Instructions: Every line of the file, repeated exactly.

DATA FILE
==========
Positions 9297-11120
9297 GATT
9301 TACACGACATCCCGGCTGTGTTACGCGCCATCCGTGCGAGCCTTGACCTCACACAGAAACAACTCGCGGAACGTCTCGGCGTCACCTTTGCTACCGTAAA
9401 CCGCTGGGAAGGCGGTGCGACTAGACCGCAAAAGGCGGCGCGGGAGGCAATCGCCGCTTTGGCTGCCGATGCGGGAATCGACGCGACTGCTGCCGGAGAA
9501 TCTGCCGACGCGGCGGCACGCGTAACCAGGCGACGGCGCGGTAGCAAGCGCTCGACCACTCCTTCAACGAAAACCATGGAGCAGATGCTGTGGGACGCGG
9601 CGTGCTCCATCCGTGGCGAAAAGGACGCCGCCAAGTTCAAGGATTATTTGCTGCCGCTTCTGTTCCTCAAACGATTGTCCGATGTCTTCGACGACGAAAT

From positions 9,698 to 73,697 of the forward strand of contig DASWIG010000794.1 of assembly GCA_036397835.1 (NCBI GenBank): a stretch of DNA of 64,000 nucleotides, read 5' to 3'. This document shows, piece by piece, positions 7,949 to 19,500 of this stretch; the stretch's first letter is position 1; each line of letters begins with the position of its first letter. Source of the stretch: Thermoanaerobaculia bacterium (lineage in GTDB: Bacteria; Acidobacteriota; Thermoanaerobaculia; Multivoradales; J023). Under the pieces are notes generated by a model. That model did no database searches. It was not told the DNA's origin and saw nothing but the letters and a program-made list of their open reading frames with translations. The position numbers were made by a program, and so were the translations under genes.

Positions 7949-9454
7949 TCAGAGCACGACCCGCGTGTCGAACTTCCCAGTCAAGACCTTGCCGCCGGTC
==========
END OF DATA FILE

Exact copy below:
Positions 9297-11120
9297 GATT
9301 TACACGACATCCCGGCTGTGTTACGCGCCATCCGTGCGAGCCTTGACCTCACACAGAAACAACTCGCGGAACGTCTCGGCGTCACCTTTGCTACCGTAAA
9401 CCGCTGGGAAGGCGGTGCGACTAGACCGCAAAAGGCGGCGCGGGAGGCAATCGCCGCTTTGGCTGCCGATGCGGGAATCGACGCGACTGCTGCCGGAGAA
9501 TCTGCCGACGCGGCGGCACGCGTAACCAGGCGACGGCGCGGTAGCAAGCGCTCGACCACTCCTTCAACGAAAACCATGGAGCAGATGCTGTGGGACGCGG
9601 CGTGCTCCATCCGTGGCGAAAAGGACGCCGCCAAGTTCAAGGATTATTTGCTGCCGCTTCTGTTCCTCAAACGATTGTCCGATGTCTTCGACGACGAAAT

From positions 9,698 to 73,697 of the forward strand of contig DASWIG010000794.1 of assembly GCA_036397835.1 (NCBI GenBank): a stretch of DNA of 64,000 nucleotides, read 5' to 3'. This document shows, piece by piece, positions 7,949 to 19,500 of this stretch; the stretch's first letter is position 1; each line of letters begins with the position of its first letter. Source of the stretch: Thermoanaerobaculia bacterium (lineage in GTDB: Bacteria; Acidobacteriota; Thermoanaerobaculia; Multivoradales; J023). Under the pieces are notes generated by a model. That model did no database searches. It was not told the DNA's origin and saw nothing but the letters and a program-made list of their open reading frames with translations. The position numbers were made by a program, and so were the translations under genes.

Positions 7949-9454
7949 TCAGAGCACGACCCGCGTGTCGAACTTCCCAGTCAAGACCTTGCCGCCGGTC